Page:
3) Interactive Touch Screen DisplaysThe traditional whiteboard is dead! Interactive displays like Clear Touch have been around for a while, but the technology has seen tremendous improvement. Here are a few things we’ve seen: The Interactive Display software and app stores have many valuable tools, including integration with Canvas and Zoom. It’s easy for instructors to show software on screen while simultaneously writing over it with digital markers and highlighter. You can also load up documents such as PDFs, PDFs, and Powerpoints! Interactive Displays also work as a “second monitor on steroids.” You can quickly bring your own Mac or PC, connect it using HDMI or Airplay/Google Cast, and fully control your computer using the giant touch screen display. Quick side note for IT Teams, there is a free built-in “campus-wide management” feature that allow administrators to control the essential functions of all displays on a network. That includes the ability to push ‘emergency messaging’ to every display on campus.
4) Video WallsLED manufacturers are simultaneously reducing prices while also making LED easier to deploy. Business Reception Areas, Outdoor and Hallway Signage, and Emergency Operation Centers (EOC) are all ditching traditional TVs for a brighter, more vibrant image produced by an LED wall. When it comes to LED walls, you’ll need to make a few decisions- Do you want an LED wall that is permanent or mobile? Indoor or outdoor? Will your current HVAC support the extra heat generated from an LED wall? Depending on how far away subjects are from the wall, and the intended resolution of the content, you will also need to consider ‘pixel pitch.’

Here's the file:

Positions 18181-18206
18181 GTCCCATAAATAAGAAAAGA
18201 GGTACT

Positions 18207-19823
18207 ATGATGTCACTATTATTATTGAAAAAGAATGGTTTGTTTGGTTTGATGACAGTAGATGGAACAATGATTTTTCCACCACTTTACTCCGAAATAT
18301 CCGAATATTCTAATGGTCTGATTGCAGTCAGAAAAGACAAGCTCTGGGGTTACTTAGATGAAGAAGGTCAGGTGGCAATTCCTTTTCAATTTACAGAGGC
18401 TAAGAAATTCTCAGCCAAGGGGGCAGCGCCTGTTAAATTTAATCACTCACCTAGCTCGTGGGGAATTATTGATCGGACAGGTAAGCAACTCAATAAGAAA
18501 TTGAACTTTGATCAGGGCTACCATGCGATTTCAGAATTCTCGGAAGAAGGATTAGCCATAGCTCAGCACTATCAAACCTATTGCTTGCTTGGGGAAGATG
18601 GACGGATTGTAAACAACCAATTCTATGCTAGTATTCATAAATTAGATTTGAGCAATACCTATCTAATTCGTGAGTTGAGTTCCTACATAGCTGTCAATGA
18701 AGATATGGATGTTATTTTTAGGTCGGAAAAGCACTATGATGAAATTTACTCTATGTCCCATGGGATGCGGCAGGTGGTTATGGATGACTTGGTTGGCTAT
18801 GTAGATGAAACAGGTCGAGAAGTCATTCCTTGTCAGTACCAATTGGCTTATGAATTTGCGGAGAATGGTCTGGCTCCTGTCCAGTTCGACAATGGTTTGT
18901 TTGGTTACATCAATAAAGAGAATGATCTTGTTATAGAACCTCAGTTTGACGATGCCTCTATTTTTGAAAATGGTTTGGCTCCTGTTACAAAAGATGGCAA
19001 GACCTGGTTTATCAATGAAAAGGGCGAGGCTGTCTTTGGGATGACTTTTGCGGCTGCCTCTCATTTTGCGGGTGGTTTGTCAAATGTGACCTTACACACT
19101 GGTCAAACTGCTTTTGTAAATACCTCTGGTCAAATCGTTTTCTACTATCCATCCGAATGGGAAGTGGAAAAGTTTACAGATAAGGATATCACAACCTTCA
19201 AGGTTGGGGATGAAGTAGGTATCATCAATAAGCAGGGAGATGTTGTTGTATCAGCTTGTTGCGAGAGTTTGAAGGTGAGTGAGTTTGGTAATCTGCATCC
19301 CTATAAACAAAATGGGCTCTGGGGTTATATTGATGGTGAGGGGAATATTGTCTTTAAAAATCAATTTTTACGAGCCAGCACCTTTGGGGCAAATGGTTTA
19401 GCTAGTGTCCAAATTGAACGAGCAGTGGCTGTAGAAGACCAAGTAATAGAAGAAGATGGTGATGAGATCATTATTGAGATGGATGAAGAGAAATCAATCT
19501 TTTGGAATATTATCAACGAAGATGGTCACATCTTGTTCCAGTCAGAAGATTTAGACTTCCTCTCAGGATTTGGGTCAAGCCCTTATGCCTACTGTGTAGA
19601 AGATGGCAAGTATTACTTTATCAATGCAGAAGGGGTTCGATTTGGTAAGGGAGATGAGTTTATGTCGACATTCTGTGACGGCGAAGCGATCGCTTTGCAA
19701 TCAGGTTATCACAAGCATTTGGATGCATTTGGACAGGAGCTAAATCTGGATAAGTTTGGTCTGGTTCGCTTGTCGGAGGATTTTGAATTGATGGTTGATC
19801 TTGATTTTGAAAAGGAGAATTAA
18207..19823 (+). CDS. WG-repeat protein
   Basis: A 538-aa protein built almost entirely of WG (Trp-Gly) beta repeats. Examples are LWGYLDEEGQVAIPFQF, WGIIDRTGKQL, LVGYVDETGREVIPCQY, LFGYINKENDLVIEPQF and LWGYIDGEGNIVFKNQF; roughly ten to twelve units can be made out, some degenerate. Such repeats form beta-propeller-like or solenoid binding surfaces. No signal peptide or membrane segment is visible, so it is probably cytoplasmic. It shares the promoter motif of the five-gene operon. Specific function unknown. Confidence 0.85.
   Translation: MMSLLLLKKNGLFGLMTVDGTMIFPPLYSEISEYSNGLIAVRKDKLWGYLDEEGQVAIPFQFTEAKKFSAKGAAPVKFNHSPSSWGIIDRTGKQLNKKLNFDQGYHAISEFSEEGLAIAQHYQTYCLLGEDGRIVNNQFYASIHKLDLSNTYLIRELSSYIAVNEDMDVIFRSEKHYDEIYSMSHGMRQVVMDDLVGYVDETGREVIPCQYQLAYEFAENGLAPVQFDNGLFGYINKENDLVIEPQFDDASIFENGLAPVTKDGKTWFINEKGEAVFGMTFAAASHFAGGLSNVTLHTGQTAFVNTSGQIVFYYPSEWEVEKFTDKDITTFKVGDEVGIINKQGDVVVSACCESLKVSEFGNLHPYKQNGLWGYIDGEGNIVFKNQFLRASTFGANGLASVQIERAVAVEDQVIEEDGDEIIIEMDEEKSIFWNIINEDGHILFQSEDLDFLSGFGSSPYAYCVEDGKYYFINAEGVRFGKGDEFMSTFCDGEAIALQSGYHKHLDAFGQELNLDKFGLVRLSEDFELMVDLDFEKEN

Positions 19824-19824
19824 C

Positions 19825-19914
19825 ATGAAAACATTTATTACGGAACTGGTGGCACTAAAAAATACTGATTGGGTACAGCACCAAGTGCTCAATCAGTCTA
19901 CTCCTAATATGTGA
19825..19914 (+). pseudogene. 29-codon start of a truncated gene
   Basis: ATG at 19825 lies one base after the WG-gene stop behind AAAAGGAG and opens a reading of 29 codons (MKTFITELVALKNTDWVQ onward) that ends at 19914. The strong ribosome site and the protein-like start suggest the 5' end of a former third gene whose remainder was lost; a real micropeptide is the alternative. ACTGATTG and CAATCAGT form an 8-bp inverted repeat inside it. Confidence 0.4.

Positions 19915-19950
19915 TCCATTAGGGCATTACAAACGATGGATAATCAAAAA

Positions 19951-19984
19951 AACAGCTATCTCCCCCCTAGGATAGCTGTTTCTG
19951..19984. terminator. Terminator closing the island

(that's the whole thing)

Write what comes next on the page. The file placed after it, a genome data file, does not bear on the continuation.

5) AV-Over-IPAs opposed to traditional AV environments, AV-over-IP refers to using standard network equipment to transmit and switch video and audio, like an ethernet cable! When your AV equipment is connected to a network- it can often be controlled from anywhere. That means an IT department can remotely turn devices on/off or make modifications without being in the physical space. AV-over-IP also makes “meeting management” a lot easier. For example, for a City Council meeting, a clerk can pre-upload the agenda, meeting documents, powerpoints, images, and minutes directly to a tablet at each council member’s chair. That same administrator can playout the meeting slides to displays networked throughout the building. For an important city council meeting, you might not be able to fit everyone in the room. A simple solution is to preconfigure the building’s overflow and conference rooms so more people can attend the meeting. That also includes using microphones and cameras within the overflow room to take comments from attendees that are not physically in the council chambers. Continuing with the government example, AV-over-IP also allows voting systems to connect with other devices. So, for example, you could have “votes” added directly to the “meeting minutes” or display within the local television broadcast.